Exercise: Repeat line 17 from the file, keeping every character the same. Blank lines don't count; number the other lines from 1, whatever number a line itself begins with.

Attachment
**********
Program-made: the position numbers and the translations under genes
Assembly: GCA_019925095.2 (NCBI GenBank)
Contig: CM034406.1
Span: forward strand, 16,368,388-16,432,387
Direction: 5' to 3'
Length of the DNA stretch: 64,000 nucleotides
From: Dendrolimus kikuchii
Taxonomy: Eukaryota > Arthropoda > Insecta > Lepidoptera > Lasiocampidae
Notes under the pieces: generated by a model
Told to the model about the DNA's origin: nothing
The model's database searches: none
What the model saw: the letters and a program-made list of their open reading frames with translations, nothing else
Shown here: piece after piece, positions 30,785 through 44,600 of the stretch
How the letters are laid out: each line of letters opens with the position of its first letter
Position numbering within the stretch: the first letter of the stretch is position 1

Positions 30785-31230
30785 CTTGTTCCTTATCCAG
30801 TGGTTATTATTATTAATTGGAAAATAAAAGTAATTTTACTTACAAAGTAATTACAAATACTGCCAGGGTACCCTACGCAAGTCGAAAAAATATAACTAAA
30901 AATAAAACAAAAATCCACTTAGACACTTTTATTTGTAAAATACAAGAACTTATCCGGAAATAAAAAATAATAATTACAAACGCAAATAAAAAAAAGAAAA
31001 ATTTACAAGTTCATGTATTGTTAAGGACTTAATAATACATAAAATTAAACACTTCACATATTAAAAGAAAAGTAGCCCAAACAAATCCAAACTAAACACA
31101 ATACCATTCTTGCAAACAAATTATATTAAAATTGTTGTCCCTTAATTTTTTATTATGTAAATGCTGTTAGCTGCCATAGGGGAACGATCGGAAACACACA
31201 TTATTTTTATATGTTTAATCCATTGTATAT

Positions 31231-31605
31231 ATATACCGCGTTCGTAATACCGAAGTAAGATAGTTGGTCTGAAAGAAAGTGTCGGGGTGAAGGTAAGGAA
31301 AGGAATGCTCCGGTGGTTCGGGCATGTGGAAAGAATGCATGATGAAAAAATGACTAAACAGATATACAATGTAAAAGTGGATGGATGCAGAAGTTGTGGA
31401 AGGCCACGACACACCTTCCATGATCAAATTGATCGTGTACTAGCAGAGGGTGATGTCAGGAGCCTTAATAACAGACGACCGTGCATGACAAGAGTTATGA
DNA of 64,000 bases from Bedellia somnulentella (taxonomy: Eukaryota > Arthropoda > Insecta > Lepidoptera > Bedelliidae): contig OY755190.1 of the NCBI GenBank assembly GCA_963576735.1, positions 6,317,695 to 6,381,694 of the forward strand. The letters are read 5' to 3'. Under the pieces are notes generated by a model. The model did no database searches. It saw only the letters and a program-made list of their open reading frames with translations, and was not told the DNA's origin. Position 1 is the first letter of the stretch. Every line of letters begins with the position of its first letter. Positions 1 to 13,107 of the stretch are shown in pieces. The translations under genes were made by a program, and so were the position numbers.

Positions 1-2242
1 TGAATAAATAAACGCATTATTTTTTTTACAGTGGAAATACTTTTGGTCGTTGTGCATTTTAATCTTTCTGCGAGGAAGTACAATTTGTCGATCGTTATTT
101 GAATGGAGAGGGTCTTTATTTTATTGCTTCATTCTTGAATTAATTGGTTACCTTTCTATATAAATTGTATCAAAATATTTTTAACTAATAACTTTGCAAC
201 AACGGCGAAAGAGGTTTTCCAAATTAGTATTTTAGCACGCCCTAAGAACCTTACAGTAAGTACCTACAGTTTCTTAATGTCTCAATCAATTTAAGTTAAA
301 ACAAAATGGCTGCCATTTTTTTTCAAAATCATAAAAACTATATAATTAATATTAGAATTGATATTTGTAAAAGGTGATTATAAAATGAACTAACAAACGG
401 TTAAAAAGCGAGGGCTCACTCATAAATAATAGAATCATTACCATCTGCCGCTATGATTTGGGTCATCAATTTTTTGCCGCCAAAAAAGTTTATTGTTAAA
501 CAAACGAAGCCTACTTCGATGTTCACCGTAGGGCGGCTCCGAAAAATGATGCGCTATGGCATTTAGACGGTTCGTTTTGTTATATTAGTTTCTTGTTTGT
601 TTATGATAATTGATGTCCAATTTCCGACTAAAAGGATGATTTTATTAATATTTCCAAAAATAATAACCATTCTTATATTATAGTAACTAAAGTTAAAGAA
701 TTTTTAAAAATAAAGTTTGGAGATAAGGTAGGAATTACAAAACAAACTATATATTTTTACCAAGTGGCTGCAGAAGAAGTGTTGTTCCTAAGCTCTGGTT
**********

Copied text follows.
30785 CTTGTTCCTTATCCAG